Preparing Your Texts and Team for Translation Success

Whether you’re launching a brand new product or simply reaching out to an existing customer base, it is important to get your communications right the first time in all the languages of your markets.

There are certain steps you can follow to help your translation project go more smoothly:

Proofread your source text.

Take time to carefully proofread your original text. Correct any spelling and punctuation errors you find, and clear up anything that might be confusing or misleading to your readers or to your translators. These ambiguities can easily become amplified when translated into other languages, so it is best to clear them up now, rather than deal with misunderstandings down the road.

Plan ahead in your scheduling.

Quality translation takes time, so plan for it! As a rule of thumb, translators can translate about 2,500 words per day. However, we’re very busy and not always available to start working on your project right away. Also, plan a little extra time for any questions and context-based corrections that may arise after the initial translation is complete.

Provide editable file formats.

Translators can work with many different file formats. Generally speaking, it is best to provide texts in an editable file format, such as Word, PowerPoint, InDesign, HTML, etc. Non-editable formats, such as PDF, are troublesome and require considerably more effort, which means a slower and more costly translation for you.

Provide reference documents.

Professional translators are extremely resourceful, and we’re experts in our native language. That said, your company may have an established standard for how you communicate to your customers. This standard may take the form of a style guide, a glossary, or even simply a collection of similar texts you’ve produced in the past. The more you share with us, the easier it is for us to maintain consistency with your company voice.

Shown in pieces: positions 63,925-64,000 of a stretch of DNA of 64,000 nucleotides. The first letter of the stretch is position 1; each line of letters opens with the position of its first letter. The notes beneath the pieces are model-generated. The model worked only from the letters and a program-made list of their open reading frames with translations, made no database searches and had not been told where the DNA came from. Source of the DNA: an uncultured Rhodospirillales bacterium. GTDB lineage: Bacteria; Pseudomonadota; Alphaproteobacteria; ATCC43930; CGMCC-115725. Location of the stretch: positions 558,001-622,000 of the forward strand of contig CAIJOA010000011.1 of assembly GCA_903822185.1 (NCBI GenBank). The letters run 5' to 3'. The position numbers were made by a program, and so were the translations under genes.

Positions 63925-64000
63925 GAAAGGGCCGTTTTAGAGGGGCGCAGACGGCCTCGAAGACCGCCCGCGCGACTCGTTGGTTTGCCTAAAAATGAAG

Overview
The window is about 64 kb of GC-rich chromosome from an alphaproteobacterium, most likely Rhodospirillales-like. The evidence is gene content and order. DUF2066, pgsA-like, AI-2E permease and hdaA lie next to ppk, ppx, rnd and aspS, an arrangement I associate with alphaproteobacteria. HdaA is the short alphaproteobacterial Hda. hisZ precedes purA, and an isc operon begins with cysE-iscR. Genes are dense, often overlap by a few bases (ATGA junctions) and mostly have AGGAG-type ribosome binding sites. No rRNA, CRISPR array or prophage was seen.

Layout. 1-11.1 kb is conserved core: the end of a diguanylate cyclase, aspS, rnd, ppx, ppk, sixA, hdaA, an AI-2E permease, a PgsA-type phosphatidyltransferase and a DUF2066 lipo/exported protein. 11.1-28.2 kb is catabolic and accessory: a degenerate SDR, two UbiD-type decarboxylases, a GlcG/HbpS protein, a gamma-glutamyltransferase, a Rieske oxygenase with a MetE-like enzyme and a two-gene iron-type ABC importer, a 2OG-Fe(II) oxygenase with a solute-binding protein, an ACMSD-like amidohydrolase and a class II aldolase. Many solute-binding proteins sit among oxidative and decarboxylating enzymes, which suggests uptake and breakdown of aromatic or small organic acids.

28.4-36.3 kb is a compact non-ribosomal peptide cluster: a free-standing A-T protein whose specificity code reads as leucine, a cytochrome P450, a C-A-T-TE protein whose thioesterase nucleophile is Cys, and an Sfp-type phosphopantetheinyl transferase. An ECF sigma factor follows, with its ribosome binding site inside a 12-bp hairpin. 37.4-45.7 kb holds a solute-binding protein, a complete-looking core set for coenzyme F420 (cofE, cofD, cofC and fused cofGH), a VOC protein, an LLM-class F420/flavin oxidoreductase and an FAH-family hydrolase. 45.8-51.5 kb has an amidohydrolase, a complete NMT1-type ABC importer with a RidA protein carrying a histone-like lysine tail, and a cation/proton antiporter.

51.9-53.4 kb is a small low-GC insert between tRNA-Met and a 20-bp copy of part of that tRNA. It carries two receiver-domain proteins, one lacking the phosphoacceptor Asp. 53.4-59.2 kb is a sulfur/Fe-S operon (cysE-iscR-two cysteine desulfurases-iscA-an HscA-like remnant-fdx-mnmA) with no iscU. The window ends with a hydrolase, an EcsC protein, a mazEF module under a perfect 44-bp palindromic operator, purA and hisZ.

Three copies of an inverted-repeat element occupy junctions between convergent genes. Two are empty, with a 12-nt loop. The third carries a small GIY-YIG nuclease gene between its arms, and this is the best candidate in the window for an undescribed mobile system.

Don’t be a stranger.

Be available to answer questions that arise during the translation process. Common questions involve clarifying an oddly worded sentence or explaining how a product or service works. This way, we can be sure to choose the best word or phrase for your text.

Read the finished translation.

This can be a tricky one. If possible, have someone review the translated texts. Of course, you yourself might not speak the target language, but if your company has an office in the target market, a monolingual employee at that office can read the text and confirm whether it is an accurate representation of your company’s message.

With these simple — yet important — steps, your translators will love working with you, and you can keep focusing on what you do best: innovation!